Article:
16 Oct 12. Committee of Public Accounts. HM Treasury and Cabinet Office: Assurance for Major Projects. Chair: The Rt Hon Margaret Hodge. The Rt Hon Margaret Hodge MP, Chair of the Committee of Public Accounts, said, “My Committee has long been concerned that government too often turns a blind eye to warning signs of impending failure of its major projects. The Major Projects Authority was set up in 2011 to improve performance on delivering big projects. There are some signs of better decision making – for instance, stopping the NHS programme for IT. But these are just first steps. With a sharply cut workforce and a budget of just £6 million a year to oversee over 200 projects with a value of £376 billion, the Agency cannot achieve what it was set up to do. It has to focus on only the biggest and most risky projects. Even then, it has to rely on the individual departments to play their part. Over a third of departments have been slow to adopt a new assurance system. By establishing the Major Projects Leadership Academy, the Authority is finally addressing the weaknesses in project management skills of civil servants. But teaching these skills is only half the battle. The Authority has to make sure that, once trained, these senior civil servants stay on the job and see it through. We are also concerned that the Government has not met its commitment to transparency and published information on the status of major projects. In the light of widespread concerns over larger projects, such as whether Universal Credit can be delivered on time and within budget, we need to receive annual updates on performance.“ Margaret Hodge was speaking as the Committee published its 14th Report of this Session which, on the basis of evidence from the Major Projects Authority, HM Treasury and an expert witness from the private sector, examined how the new central assurance scheme was progressing.
The Major Projects Authority (the Authority) was set up in 2011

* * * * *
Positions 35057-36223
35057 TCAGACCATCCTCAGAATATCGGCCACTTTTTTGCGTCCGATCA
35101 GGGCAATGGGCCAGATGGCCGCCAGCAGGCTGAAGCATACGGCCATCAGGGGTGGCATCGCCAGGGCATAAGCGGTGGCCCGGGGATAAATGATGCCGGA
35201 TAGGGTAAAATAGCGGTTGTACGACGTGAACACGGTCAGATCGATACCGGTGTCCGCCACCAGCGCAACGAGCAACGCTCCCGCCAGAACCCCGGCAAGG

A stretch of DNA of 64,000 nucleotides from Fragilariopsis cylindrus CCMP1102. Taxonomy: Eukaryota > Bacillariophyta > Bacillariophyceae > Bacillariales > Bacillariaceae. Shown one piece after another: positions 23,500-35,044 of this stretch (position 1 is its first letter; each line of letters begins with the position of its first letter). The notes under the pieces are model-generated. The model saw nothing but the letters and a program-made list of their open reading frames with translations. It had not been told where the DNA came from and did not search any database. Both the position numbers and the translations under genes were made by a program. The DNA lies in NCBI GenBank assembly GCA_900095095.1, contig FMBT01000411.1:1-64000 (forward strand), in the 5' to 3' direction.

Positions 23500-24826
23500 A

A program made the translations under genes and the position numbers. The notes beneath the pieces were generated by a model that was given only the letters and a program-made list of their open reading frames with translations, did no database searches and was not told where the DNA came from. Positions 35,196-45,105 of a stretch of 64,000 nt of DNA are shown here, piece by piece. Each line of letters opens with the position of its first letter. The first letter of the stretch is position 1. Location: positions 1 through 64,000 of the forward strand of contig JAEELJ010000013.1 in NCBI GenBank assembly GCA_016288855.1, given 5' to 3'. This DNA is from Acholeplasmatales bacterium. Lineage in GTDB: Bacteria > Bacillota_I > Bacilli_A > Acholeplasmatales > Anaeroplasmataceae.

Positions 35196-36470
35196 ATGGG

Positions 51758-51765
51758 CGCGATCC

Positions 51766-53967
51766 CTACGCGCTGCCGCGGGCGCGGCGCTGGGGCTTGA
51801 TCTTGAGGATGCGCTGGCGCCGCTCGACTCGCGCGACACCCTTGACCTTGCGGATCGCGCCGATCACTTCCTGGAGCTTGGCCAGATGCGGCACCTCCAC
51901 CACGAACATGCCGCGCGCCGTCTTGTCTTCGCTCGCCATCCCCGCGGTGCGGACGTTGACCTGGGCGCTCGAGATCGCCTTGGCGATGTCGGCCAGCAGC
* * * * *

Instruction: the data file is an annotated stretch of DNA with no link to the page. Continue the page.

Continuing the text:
House of Commons Hansard Written Answers for 17 Oct 2012
Andrew Stephenson: To ask the Secretary of State for Defence what steps he is taking to improve public understanding of the work of the armed forces in Afghanistan. 
Mr Robathan: Public understanding of the contribution of the armed forces to the overall NATO/ISAF mission in Afghanistan and the pursuit of Her Majesty’s Government’s foreign and security policy objectives is advanced through a variety of methods. We invite journalists, commentators and documentary makers to join members of the armed forces in theatre so that they can experience their achievements in Afghanistan first hand and gain a better understanding of the circumstances under which our troops are operating. We organise regular ministerial and other VIP visits with accompanying media coverage. In addition, we often arrange briefings for the media, both in Afghanistan and the UK, on operational developments. News articles and updates for the media and general public are posted daily on the Ministry of Defence and armed forces’ websites, Facebook and Twitter pages.
Mr Ellwood: To ask the Secretary of State for Defence for how many months of the year the Queen Elizabeth class carrier will be operational. 
Mr Dunne: The decision to revert to a Short Take Off Vertical Landing design carrier, announced by the Secretary of State for Defence, my right hon. Friend the Member for Runnymede and Weybridge (Mr Hammond), on 10 May 2012, Official Report, columns 140-42, will give us the ability to use both Queen Elizabeth class carriers to provide continuous carrier availability at sea. A final decision on the use of the second carrier will be taken as part of the Strategic Defence and Security Review in 2015.
Mr Ellwood: To ask the Secretary of State for Defence how many sorties can be flown from a Queen Elizabeth class carrier in 24 hours. 
Mr Dunne: The Queen Elizabeth (QE) class aircraft carrier wil